SYCAMORE – After renewing its lease on the one-room school, the North Grove School Association has plans to increase its effect on area students.
At its regular meeting Tuesday, the Sycamore School District 427 Board approved a five-year lease agreement with the association: for $1 a year, the association will lease and maintain the old one-room North Grove School, which was built in 1878 by the Swedish Evangelical Lutheran Church and purchased by the DeKalb County public school system in 1880.
Jennifer Parsons, the association president and a teacher at District 427’s North Elementary School, updated the board on the association’s recent accomplishments, including a tripling in the number of student field trips to the school this year over last year.
“In past years, we’ve had two every year, so we’re up to six this year,” Parsons said.
She said the classes that usually come are second- and fifth-grade classes because the schoolhouse fits best in those curricula: Second-graders are learning about local history, while fifth-graders are learning about the Civil War era. Most of the students who visit are from Sycamore schools, Parsons said.
Swedish immigrants to the area first built the school, and lessons once were taught in Swedish there. To preserve that heritage, the school hosts a number of events during the year with connections to Swedish culture and heritage.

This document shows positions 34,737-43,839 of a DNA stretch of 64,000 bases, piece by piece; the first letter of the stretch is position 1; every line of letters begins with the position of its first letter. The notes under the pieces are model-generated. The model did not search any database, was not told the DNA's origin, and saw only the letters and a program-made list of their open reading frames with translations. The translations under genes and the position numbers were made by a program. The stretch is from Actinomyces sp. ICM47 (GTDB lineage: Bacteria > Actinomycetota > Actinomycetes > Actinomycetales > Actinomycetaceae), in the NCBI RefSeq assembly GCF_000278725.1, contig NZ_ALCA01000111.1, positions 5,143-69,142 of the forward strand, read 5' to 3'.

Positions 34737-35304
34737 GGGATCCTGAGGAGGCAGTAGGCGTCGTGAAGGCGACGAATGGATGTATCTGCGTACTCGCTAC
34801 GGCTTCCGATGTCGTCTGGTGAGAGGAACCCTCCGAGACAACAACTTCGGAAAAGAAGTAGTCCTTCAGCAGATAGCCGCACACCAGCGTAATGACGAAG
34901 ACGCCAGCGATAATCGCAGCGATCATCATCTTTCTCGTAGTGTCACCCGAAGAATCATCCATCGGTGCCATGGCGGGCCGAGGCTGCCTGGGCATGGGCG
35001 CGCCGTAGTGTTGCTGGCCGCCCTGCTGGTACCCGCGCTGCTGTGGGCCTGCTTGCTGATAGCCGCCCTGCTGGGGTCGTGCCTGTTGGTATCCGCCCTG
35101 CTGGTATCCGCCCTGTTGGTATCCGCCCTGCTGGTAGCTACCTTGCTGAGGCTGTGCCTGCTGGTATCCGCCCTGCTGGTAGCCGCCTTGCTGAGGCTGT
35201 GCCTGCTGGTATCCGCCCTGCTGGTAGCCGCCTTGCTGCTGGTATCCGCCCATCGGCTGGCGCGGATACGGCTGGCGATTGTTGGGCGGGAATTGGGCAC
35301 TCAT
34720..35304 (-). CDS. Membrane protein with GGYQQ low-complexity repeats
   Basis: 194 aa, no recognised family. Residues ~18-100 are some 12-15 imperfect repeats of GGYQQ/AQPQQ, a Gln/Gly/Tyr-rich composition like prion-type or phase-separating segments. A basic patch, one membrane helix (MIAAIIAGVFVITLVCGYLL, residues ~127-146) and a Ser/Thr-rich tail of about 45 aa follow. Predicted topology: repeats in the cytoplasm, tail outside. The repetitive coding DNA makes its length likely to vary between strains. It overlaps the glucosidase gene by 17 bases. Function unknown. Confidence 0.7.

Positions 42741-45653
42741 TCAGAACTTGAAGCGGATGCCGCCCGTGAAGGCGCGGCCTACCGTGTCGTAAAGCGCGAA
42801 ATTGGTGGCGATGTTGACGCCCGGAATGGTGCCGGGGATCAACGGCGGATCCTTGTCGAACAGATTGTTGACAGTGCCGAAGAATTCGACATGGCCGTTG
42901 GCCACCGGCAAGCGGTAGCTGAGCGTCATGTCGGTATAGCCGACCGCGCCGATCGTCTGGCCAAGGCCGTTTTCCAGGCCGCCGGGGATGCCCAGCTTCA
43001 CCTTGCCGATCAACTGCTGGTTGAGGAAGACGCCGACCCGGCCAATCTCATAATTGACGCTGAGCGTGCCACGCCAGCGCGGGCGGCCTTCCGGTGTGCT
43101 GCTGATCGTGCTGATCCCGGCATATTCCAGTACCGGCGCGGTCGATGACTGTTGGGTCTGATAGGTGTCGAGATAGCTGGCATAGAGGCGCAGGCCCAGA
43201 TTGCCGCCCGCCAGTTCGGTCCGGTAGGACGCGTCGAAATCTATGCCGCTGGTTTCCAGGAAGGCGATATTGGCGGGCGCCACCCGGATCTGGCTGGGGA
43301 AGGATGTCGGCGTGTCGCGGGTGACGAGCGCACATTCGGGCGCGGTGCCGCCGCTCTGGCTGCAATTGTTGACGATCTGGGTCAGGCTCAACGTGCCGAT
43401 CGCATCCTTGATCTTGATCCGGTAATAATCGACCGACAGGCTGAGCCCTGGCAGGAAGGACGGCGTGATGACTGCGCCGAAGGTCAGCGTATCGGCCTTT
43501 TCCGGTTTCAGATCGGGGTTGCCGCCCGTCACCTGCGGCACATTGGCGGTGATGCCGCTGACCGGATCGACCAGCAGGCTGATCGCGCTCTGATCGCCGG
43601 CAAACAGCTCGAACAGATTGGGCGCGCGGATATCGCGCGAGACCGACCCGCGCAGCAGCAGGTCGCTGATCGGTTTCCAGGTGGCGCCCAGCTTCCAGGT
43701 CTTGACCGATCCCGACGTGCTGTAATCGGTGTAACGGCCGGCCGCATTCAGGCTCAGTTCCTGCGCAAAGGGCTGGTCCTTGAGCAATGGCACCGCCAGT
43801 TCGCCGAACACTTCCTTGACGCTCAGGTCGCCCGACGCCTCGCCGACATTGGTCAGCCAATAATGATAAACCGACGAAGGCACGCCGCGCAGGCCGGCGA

The school sits at 26745 Brickville Road in rural Sycamore. After it was acquired by the public school system, it operated as a public school until 1952, according to the historical marker in front of the school.
The North Grove School Association formed in 1985 to help preserve the building.
Parsons said she had gone to a national convention this year in Iowa for associations preserving schoolhouses, and she learned how unique the North Grove School was because of how close it is kept to its original state.
“It’s never been moved. It’s on its original foundation still,” Parsons said. “We’ve preserved it, we haven’t renovated it. ... We want the [floor]boards to look like they’re still walked on, we don’t want them to be glossy because if you talk to members who [were students there], it was never shiny.”
The association also keeps panes of leaded glass so that when windows need to be replaced it’s not with modern glass.
“So many of the one-room schoolhouses that are out there and preserved have been renovated completely,” Parsons said.
District 427 board President Jim Dombeck said the school always has represented, for him, the area’s commitment to education.
“These Swedish immigrants, hardscrabble farmers out there, realized how important education was,” he said.
Parsons said the association plans to have more visits from schools in the future, but also would like to have more students show up on their own time and not as a part of a class field trip. When kids do come out, she said, they appreciate the history they experience.
“The kids are in awe when they go out there and sit in the desks,” she said. “It’s pretty special.”